That, in the end, is Mother's plan: Creating a world full of orphans who have all seen their parents die in front of them, who have been driven by a custom-made trauma --- delivered in the form of the Scarecrow's fear toxin, of course, because why wouldn't this story use a pretty major Batman villain as a miniboss rather than the main event --- so that she can train an endless army of soldiers who have the same motivation as Batman. They're meant to be exactly as driven and exactly as well trained, with the only difference being that they'll be devoted to significantly more murderous pursuits than he is.
And, hilariously, amazingly enough, Batman & Robin Eternal represents this idea by giving us Azrael. Full-on, '90s-as-hell, flaming sword and claws snikting out of his fists Azrael.
It is truly a beautiful thing.
The thing is, that's not how Batman and Robin work. As great as Batman might be, and as tempting as it is to imagine tearing down this fallen world and replacing it with one that's full of Dark Knights who are singularly devoted to a higher calling --- a world where the global economy would be based entirely on the gargoyle and rocket car manufacturing industries, I imagine --- Batman exists not to create Batman. He exists to create Robin.
That's the trick to the whole set of relationships that define the Batman family, the idea that even if Batman can't prevent every tragedy, he can prevent that loneliness and loss that drove him to become what he is. It's what proves that what he's doing works, that he can inspire others, that he can save them from his own fate and in doing so, save himself by creating a new family that fills the hole left when his parents were taken from him.
And, if you listen to folks like Glen Weldon, it's the final element that separates Batman from his direct ancestors in the world of pulp novels and Shadow-inspired ripoffs. It's what makes Batman Batman, and it's what I love about the very idea of "Batman and Robin." He makes them better than they would be without him, and that, ultimately, makes them better than even Batman himself.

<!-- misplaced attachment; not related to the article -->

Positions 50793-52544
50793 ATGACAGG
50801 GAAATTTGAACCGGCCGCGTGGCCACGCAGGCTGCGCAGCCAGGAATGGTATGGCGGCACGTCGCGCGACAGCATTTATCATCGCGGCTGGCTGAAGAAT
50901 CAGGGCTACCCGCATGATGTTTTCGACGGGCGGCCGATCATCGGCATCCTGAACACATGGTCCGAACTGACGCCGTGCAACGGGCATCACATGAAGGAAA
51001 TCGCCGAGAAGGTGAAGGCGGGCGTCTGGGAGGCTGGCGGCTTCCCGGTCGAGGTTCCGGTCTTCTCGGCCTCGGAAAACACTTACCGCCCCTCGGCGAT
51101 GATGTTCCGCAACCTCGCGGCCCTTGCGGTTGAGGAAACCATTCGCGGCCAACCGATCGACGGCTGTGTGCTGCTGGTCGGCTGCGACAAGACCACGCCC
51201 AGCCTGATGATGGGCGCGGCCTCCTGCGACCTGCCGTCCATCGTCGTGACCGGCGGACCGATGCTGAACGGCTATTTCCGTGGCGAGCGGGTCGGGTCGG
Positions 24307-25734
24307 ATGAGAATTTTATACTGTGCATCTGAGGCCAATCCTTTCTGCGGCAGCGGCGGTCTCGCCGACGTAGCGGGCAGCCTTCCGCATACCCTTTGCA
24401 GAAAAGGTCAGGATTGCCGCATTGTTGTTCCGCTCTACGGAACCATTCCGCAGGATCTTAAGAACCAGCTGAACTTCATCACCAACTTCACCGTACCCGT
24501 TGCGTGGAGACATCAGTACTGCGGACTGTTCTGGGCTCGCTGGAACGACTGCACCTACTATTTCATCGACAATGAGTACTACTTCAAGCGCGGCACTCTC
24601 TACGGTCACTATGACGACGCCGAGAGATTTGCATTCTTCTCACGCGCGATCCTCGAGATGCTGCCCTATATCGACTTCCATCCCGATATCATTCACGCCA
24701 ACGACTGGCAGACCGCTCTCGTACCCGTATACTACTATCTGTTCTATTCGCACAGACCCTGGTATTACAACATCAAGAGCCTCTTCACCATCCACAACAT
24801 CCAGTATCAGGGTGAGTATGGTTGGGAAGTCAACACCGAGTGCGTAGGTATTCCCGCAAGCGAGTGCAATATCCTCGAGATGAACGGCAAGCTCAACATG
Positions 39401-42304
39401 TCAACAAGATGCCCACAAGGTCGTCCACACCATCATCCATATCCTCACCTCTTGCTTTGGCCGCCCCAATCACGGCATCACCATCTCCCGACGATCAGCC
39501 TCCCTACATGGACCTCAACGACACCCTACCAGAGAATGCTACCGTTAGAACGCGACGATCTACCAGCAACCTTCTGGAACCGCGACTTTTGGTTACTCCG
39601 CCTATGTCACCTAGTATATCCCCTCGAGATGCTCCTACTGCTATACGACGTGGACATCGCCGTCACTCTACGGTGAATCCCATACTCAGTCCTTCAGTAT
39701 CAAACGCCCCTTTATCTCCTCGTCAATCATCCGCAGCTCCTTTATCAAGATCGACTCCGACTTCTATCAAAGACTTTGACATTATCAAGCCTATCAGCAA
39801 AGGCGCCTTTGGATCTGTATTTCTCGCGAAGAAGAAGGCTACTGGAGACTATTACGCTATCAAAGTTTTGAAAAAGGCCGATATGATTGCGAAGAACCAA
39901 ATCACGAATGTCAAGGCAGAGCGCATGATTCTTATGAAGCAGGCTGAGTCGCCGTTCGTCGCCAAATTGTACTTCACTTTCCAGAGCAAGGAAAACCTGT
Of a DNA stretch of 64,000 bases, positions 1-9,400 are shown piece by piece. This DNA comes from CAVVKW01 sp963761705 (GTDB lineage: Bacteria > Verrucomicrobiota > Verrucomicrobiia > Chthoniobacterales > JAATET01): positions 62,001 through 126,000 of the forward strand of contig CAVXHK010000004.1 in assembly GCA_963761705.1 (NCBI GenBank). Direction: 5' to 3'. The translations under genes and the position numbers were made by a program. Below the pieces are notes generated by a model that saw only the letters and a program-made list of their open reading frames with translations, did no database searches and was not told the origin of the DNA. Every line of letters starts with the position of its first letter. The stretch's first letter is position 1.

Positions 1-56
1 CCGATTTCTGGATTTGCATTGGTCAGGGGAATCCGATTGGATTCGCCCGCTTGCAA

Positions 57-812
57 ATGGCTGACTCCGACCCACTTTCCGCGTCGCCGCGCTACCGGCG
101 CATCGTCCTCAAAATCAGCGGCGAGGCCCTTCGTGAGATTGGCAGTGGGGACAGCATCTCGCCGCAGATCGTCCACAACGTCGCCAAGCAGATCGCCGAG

That's the idea at the core of Batman & Robin Eternal, but the best thing about this series is that while it's all there - occasionally even spelled out explicitly on the page, like it is in the image above --- it's a book that never gets bogged down in its own sweeping philosophy. Instead, it goes all out with action-movie storytelling that's so far over the top that it would be ridiculous if it wasn't so darn entertaining.
Honestly, I don't want to spoil any more than I already have, but the last issue takes place in an ice palace built over an active volcano that explodes as soon as the story's major villain is defeated. It's bananas.
But then, it has to be. This is a book that celebrates Batman's family, and that means that it's a book that has five Robins, Bluebird, Spoiler and Cassandra Cain at the core of its cast, with Batgirl, Batwoman, the Birds of Prey, a couple of Outsiders, Spyral, and the Midnighter thrown in for good measure. When that's your cast, you need a story that's big enough to match.
That they managed to make a story that big without ever losing the plot is one of the most remarkable things about this book; that they did it without ever relying on Batman showing up to fix things himself is as incredible; and the fact that they did it every week with a consistency that even most monthly books lack is darn near unbelievable. But it worked, and it worked well, and the end result is one of my favorite Batman and Robin stories in a good long while.